Spring of junior year is when students begin researching colleges. At least, they should, so they have their college list finalized before the end of the academic year and can work on essays during the summer.
Researching colleges systematically and carefully is critical to building a list that genuinely fits the student. Too many students make their list in a scattershot way, adding colleges to the list because a friend or a parent suggested it, not because each college allows them a specific way to accomplish their goals.
Here are LifeLaunchr’s steps to doing college research right.
- Set a budget: The first step is for parents (or whoever will pay for college) to set a budget for the student’s college education. We often say to students that there’s no point wandering into a Tesla showroom if you can only afford a Hyundai. Not setting a budget means that students might apply to a college, get in, and discover they cannot afford it. That is unfortunate and causes unnecessary stress. So set a clear upper limit to the size of check the family can write each year.
- Assess your family’s Expected Family Contribution: The Expected Family Contribution is the amount of money the government thinks your family can afford. The maximum need-based aid you can get from a college is the difference between their cost of attendance and your EFC.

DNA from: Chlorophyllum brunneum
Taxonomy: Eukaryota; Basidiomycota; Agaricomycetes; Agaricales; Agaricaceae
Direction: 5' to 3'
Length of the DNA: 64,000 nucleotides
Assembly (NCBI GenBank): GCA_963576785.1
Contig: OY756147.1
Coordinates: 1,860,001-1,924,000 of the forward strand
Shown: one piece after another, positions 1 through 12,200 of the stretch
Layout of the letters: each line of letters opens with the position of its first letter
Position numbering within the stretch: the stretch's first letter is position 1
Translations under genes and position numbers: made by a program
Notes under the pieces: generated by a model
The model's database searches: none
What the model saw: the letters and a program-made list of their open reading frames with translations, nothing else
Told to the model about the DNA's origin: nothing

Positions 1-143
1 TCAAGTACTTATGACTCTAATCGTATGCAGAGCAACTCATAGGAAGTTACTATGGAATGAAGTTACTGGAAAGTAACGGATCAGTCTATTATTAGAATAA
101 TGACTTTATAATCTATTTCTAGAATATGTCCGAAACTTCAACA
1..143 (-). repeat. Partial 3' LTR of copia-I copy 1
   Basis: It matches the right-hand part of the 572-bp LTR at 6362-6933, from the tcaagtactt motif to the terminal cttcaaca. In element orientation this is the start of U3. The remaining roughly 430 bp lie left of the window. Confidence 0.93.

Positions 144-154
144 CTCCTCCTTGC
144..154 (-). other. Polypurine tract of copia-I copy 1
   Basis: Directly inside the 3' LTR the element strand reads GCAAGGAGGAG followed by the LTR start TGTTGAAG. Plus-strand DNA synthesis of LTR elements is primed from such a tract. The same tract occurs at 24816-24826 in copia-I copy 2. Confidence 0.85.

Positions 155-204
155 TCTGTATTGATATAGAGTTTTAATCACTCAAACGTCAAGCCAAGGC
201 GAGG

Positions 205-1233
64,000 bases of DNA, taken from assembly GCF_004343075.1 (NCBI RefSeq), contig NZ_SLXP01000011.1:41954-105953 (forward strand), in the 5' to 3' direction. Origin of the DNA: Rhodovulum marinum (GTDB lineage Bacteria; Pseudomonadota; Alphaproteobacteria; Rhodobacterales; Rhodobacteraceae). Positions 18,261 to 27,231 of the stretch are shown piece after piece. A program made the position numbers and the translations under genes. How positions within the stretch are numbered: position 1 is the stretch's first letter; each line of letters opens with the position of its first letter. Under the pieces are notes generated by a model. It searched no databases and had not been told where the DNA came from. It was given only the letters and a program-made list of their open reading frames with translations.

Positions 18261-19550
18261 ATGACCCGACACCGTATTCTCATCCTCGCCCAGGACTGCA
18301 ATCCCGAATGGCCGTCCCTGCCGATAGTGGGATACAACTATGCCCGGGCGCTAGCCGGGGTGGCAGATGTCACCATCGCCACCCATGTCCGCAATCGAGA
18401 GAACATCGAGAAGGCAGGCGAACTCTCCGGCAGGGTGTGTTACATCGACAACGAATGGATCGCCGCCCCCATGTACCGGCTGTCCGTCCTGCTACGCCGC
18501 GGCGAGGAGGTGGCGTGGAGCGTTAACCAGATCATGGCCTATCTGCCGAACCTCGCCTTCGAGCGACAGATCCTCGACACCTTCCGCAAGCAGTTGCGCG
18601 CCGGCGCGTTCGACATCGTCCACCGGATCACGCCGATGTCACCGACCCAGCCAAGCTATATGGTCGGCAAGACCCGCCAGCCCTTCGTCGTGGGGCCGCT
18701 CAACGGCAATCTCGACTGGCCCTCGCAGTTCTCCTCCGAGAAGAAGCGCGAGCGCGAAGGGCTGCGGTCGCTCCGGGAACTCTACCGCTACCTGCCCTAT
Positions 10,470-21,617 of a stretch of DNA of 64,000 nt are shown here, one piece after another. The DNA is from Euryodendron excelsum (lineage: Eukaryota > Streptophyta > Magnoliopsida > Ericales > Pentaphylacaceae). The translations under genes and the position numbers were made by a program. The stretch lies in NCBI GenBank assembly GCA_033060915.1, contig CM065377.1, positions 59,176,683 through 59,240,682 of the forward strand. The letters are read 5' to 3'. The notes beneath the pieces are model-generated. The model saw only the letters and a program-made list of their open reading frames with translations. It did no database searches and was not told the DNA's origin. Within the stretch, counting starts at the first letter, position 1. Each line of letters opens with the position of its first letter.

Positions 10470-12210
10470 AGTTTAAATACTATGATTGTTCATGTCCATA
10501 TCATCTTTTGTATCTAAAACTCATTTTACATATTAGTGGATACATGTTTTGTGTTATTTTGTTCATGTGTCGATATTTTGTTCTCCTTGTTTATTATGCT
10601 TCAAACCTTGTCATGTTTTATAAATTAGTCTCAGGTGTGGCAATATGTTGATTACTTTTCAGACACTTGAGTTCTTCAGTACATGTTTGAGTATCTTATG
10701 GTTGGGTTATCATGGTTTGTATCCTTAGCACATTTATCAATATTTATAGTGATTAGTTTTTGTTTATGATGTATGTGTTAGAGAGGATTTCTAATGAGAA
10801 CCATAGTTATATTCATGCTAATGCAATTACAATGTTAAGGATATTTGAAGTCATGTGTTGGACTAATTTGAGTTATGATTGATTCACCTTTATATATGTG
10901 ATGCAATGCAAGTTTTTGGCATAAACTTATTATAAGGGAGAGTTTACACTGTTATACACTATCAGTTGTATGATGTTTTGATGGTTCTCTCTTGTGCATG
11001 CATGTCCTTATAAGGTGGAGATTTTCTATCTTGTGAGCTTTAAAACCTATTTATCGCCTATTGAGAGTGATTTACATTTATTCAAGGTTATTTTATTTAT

Understand Your Priorities
Some students prefer a large campus where they can explore many clubs, majors, and diverse groups of students. Some value a small campus with a tight-knit community. Finding a suitable community and academic environment is critical. At LifeLaunchr, we use a tool called Corsava to help students understand their priorities. Corsava asks students to do a card sort, where they sort a deck of cards into four piles. Each card represents a quality a college may have: an academic major or cultural attribute, for instance. Students sort these cards into piles representing “must-have,” “nice-to-have,” “don’t care,” and “no-way” qualities, respectively.
Using a tool like Corsava and then discussing the results with a coach, counselor, or parent can help refine your goals. Then you can use LifeLaunchr’s College Match to find an initial list of colleges for you to research. If you’re working with a coach at LifeLaunchr, they will create this initial list for you.
Schedule Information Sessions or Visits
Nearly all selective colleges now offer virtual information sessions and virtual tours of their campuses. Visiting in person is still a unique experience, so do it if you can, but if you can’t, then virtual information sessions are critical. You can find information sessions or schedule visits from the admissions page of most university websites.
When you attend these sessions, remember to ask questions. Your questions should focus on how the college meets the requirements you laid out in your card sort. On the LifeLaunchr blog, you can see several examples.
To learn more about the various majors colleges offer, you can use their websites. Go to the pages for the relevant departments, look into the work done by professors, and look into alternative majors.